Rental: $100.00
16mm Rental: $100.00

Paul Sharits

Brancusi's Sculpture Ensemble At Tirgu Jiu (1984) 16mm, color, 21 min

Genre: Experimental

Keywords: environment_nature

This film is a "chronicle" of a visit I made in 1977 to Romania to experience three of Brancusi's most famous sculptures: "The Endless Column"; "The Gate of the Kiss"; "The Table of Silence"; (and the lesser known "Arcade of Pedestals," the modular system of stools which lead from the "Gate" to the "Table"). These works are in the small, rural town of Tirgu Jiu, not far from the village of Hobitza (where Brancusi was born and spent his childhood). These works are shown in photographs and discussed as totally autonomous "abstract" sculptures simply placed conveniently around the town; but, in fact, they are also parts of a larger and very specific environmental (and symbolic) motif. Their placement suggests a metaphysical continuum; they span the boundaries of the town and while aligned in a (virtual) straight line, all three cannot be seen from any single point of view, so there is a temporal unfolding as one moves through the town to experience the relationship. "There should be other films like this about works of art." -- Lynda Benglis, Sculptor

Rental: $80.00
16mm Rental: $80.00

Paul Sharits

Episodic Generation (1978) 16mm, color, 30.00 min

Genre: Experimental

The visual "degeneration" of the image ... through successive rephotography is paralleled by the compression of verbal information to the point of its loss of legibility; yet, both the "degenerated" sound and image are perceptually engaging, even in the most advanced stages of "degeneration." It is obvious why the film has its title, because of the strategies of its coming into being, but, paradoxically, at the level of effect, its dynamics arise from its "Episodic Degeneration."

Rental: $69.00
16mm Rental: $69.00

Paul Sharits

3rd Degree (1982) 16mm, color, 24 min

Genre: Experimental

Special thanks to: Mary Ann Bruno (actress); Susan Mann (voice); Robert Franki (simulation of rattlesnake sound); Ken Rowe (sound production assistance); and Steve Gallagher (visual production and general assistance). In Part 1 there is an image of a moving strip of film, showing sequences of a close-up of a match being waved somewhat aggressively in front of a young woman's apprehensive face. The soundtrack: occasional match striking and rattlesnake warnings and the words, "Look, I won't talk."... The second part is the first part rephotographed .... In Part III we see the rephotographed image of Part II, which contains Part I, so it is a film of a film (of a film of the original film) .... The film is "about" the fragility of the film medium and human vulnerability; both the filmic and the human images resist threat/intimidation/mutilation: the victim is defiant and the film strip also struggles on, both "under fire." It is a somewhat violent drama but it is also an ironically comic work and there is a formal beauty in the destructiveness of the burning film. While the film (from section to section) develops, becomes more visually complex, successively regenerates (as the figurative images degenerate), it nevertheless implies not finality; rather, 3RD DEGREE implies endurability, extension and on-goingness.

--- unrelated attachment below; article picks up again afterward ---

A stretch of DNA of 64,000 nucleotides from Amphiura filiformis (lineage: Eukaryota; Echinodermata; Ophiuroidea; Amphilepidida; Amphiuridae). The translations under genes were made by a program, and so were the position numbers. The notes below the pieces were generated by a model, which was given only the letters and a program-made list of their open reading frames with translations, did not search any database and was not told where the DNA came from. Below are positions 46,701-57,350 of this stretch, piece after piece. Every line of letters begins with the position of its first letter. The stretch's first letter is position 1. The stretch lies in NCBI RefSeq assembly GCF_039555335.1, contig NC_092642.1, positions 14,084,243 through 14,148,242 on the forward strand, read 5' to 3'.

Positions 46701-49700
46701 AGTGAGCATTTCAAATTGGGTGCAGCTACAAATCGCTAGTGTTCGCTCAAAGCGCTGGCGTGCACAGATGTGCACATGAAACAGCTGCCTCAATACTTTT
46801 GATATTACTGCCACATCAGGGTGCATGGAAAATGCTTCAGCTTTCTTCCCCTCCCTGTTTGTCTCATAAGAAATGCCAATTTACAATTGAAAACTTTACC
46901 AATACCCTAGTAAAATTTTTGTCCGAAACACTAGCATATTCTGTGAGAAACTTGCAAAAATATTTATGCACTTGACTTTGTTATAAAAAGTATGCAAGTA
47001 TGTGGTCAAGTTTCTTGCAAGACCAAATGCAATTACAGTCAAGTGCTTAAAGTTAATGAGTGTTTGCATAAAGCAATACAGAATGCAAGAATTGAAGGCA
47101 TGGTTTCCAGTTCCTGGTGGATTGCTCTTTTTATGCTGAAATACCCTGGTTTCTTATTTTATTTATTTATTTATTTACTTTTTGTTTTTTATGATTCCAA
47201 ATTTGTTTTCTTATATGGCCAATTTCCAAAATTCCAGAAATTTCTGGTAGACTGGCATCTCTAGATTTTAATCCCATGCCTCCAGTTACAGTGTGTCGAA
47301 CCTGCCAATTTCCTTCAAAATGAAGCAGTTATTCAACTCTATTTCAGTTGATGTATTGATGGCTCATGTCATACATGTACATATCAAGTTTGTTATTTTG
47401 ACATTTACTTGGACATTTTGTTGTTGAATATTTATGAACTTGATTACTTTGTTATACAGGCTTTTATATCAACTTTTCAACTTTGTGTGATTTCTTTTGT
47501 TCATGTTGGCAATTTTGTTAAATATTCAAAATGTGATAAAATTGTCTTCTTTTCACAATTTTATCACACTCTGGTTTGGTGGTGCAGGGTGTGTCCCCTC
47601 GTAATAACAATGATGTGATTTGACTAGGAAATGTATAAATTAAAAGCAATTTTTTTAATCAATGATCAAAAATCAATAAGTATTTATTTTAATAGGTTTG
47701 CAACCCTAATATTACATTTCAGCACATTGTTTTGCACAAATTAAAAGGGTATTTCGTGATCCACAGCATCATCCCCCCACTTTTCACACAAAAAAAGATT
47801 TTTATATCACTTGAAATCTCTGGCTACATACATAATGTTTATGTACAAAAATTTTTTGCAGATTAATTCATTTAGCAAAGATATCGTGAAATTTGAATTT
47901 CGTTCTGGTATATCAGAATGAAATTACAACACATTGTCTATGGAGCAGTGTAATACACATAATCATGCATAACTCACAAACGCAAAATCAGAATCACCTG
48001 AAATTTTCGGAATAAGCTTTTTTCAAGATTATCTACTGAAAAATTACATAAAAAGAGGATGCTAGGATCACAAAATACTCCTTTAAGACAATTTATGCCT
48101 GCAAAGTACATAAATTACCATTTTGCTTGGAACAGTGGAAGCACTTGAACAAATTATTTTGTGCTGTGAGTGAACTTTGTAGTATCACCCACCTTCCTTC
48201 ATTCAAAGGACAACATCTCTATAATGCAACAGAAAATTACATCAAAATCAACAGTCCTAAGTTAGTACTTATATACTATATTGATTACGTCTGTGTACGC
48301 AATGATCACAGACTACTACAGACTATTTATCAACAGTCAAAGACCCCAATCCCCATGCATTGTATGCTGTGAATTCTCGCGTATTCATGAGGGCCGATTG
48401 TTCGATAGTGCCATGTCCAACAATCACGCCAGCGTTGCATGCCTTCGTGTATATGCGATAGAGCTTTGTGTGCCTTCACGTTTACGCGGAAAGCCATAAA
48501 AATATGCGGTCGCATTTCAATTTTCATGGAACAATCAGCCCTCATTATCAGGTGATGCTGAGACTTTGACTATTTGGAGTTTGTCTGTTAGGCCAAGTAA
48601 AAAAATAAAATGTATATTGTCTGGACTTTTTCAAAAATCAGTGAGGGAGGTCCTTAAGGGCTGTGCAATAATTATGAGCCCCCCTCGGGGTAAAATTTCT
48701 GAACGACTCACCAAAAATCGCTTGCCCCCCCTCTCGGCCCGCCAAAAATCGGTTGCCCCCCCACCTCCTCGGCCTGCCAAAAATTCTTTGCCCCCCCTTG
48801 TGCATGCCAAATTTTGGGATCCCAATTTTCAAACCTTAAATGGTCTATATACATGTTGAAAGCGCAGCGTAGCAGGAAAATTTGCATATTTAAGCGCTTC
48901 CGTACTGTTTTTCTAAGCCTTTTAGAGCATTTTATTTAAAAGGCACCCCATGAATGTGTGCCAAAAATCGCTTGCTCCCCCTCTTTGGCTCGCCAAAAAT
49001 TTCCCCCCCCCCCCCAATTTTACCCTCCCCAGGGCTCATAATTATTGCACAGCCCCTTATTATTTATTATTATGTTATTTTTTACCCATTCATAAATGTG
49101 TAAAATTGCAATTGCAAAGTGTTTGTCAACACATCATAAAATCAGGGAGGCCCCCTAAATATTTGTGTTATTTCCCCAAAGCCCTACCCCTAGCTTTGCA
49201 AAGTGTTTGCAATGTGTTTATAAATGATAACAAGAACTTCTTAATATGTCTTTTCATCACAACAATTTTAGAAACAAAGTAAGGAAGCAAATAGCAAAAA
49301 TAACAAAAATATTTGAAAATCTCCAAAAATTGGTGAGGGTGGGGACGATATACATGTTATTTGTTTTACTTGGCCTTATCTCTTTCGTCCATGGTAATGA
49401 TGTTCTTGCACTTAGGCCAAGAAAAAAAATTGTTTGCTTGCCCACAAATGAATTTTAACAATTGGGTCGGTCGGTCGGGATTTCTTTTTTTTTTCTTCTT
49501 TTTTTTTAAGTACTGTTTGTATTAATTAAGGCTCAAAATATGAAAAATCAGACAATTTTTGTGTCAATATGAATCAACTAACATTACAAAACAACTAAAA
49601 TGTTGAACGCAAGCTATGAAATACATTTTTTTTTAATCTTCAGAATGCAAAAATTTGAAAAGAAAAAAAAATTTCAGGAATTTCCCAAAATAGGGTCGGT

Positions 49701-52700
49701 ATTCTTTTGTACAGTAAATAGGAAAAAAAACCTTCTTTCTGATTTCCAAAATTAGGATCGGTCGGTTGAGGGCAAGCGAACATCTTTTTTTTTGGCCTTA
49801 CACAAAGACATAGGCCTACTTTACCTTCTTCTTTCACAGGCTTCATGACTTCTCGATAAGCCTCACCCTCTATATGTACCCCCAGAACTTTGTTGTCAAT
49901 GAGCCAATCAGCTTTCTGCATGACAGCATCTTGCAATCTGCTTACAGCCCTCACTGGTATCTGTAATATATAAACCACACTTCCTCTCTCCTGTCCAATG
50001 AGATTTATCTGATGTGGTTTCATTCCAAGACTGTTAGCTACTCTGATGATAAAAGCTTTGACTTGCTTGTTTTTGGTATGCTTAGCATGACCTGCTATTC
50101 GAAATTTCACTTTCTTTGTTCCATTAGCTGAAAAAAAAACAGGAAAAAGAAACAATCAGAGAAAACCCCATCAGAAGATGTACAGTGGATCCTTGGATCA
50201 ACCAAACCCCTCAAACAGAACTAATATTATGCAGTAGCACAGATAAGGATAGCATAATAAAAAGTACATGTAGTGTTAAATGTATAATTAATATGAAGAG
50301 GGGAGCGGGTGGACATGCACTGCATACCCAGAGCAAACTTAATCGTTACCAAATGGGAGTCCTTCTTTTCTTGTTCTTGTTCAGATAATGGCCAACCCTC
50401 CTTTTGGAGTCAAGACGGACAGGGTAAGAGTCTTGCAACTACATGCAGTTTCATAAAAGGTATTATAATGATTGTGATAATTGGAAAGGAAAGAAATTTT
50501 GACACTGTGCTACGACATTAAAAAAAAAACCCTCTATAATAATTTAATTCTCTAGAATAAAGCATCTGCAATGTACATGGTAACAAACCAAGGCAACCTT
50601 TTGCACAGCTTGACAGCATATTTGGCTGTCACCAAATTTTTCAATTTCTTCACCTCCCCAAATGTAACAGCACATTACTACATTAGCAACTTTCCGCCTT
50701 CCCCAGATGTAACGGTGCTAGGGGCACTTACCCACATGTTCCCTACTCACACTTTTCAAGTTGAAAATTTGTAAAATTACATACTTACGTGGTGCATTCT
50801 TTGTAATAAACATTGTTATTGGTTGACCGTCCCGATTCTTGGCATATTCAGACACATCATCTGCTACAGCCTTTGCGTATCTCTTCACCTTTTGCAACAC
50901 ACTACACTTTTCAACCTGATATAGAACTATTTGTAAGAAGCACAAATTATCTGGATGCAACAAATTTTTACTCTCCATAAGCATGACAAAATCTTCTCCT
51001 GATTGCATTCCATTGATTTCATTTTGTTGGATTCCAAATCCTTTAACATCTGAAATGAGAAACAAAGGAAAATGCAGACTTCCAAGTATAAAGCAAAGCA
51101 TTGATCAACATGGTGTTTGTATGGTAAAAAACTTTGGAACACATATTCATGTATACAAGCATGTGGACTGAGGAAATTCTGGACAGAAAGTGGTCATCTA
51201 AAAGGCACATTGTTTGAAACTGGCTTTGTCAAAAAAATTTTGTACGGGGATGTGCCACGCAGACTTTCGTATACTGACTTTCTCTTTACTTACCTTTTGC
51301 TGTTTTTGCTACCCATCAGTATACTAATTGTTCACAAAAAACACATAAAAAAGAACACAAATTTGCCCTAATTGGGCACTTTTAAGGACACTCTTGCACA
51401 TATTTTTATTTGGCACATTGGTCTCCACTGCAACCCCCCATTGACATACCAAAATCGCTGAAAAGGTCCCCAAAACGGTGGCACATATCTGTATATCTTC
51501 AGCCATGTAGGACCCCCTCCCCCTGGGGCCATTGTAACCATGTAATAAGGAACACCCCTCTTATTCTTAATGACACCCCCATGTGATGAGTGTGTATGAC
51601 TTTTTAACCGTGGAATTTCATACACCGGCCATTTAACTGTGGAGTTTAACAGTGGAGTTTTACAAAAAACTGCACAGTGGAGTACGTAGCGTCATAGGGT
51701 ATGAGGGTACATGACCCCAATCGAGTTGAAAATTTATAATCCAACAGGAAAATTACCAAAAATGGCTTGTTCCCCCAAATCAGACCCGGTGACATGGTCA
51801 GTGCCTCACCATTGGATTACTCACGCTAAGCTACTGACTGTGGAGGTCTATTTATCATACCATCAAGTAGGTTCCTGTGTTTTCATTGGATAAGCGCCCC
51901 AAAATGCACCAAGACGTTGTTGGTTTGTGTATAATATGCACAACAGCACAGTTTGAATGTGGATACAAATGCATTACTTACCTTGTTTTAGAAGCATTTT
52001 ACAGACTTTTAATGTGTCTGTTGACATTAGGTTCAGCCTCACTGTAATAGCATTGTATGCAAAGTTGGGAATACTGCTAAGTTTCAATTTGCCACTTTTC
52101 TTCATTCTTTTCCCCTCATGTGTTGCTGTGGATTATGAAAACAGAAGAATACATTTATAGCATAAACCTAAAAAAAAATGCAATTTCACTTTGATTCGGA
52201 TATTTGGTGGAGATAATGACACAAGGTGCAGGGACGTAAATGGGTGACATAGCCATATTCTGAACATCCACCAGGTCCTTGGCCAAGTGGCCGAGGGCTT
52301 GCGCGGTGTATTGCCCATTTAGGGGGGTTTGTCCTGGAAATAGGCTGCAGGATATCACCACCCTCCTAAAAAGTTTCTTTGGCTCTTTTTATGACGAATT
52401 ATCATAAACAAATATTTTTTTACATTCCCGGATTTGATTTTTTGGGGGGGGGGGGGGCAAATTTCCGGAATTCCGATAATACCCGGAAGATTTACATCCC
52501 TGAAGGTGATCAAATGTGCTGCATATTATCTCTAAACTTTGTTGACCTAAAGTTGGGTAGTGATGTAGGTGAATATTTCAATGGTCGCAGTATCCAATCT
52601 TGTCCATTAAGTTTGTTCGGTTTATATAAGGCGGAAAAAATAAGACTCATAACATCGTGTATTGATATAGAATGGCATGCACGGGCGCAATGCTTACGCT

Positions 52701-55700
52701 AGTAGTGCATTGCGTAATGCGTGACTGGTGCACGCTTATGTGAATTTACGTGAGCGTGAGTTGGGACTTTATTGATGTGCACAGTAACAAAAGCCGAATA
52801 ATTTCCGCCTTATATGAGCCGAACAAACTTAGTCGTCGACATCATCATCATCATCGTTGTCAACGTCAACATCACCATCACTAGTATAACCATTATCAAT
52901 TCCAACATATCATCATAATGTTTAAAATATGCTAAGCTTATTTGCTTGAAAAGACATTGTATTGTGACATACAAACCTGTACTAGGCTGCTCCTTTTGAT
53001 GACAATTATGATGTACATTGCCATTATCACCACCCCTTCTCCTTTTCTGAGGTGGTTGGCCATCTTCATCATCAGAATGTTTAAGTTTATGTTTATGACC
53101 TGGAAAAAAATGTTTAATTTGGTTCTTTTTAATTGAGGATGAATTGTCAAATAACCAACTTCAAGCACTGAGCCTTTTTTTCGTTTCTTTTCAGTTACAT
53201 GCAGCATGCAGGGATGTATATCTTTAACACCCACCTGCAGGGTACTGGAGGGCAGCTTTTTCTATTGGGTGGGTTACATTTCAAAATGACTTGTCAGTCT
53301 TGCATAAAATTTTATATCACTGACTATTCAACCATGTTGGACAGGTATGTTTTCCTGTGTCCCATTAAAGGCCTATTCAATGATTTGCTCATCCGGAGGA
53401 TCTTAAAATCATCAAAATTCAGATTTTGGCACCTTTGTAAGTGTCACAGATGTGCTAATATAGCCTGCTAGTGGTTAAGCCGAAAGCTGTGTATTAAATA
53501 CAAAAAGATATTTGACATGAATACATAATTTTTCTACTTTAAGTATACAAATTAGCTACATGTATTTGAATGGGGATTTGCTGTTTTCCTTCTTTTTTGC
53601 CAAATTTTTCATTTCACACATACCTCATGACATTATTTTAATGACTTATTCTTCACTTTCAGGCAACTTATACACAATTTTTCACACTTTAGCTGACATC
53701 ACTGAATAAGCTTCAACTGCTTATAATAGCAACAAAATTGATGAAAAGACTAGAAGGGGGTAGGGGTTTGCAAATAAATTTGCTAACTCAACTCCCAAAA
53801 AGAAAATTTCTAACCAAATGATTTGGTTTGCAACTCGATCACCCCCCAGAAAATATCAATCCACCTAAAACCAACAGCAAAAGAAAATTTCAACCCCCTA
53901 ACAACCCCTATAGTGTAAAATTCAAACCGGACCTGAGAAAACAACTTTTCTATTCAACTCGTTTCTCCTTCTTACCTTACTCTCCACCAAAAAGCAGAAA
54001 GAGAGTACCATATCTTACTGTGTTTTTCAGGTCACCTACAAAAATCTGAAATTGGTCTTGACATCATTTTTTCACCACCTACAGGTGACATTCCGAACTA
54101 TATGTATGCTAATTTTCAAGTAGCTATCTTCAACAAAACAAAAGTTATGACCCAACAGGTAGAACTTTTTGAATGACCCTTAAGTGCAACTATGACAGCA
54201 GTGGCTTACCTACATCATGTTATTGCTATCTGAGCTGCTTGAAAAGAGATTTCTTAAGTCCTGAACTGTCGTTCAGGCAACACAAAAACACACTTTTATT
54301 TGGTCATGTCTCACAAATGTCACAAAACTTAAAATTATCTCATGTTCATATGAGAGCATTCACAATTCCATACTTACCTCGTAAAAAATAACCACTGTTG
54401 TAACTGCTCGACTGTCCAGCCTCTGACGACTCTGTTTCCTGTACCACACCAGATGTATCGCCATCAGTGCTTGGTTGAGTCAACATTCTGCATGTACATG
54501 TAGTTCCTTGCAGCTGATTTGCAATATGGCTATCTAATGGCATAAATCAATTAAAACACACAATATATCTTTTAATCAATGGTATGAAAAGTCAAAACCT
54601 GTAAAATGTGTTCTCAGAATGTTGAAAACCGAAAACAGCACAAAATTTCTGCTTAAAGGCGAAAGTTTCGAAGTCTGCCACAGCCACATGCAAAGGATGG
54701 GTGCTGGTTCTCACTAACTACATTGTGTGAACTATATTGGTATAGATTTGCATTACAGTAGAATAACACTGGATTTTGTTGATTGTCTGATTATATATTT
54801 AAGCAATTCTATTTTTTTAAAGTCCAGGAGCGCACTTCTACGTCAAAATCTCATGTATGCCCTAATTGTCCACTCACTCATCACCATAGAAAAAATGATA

Rental: $55.00
16mm Rental: $55.00

Paul Sharits

Bad Burns (1982) 16mm, color, 6 min

Genre: Experimental

Two reels of mis-takes in shooting Part II of 3RD DEGREE. Film was loaded in camera improperly and the image slides about off-center and becomes blurred -- creating some rather amusing and mysterious imagery. A made "found" object.

Rental: $30.00
16mm Rental: $30.00

Paul Sharits

Rapture (1987) VHS NTSC, color, 17 min

Genre: Experimental

"RAPTURE is a fierce vision of a Dionysian experience, a tightly controlled visual statement about the abandonment of self to heightened transportive states. It is also an exploration of the similarity between 'religious' and 'visionary' ecstasy and psychotic states." -- CEPA (Buffalo) "There is another antecedent for this videotape contained in the remarkable paper print collection of films in the Library of Congress that includes a series of clinical documents of people afflicted with epilepsy filmed at the turn of the century. Those films present a paradox for the viewer: Observing events (seizures) where pain remains trapped mutely and invisibly within the confines of the body even as its shadow is projected as a measurable mass across the indexical grid of the cinematic recording device. I imagine RAPTURE as another look at the inarticulateness of pain -- the inadequacies of the recording device for fixing the radical subjectivity of pain ... or ecstasy. In RAPTURE we are presented with a wounded and relentlessly objectified body demonstrating, with almost clinical control, the varieties of its own objectification." -- Barbara Lattanzi Exhibition: CEPA Video Program, Buffalo; Kino Arsenal; Kino Eis Zeit; Infermental 7 (traveling exhibition of world video); Offensive Video Kunst, Dortmund, West Germany; London Film Festival; Int'l Audio Visual Experimental Festival, Arnhem, Holland; SF Cinematheque.

Rental: $60.00
VHS NTSC Rental: $60.00

Paul Sharits

Mandala Films (1966-1968) DVD PAL, Color, 53 min

Genre: Experimental

Piece Mandala / End War, 1966, color, silent, 5 min. N:O:T:H:I:N:G, 1968, color, sound, 36 min. T,O,U,C,H,I,N,G, 1968, color, sound, 12 min.

DVD PAL Sale: $32.00 Individual Home-Use Only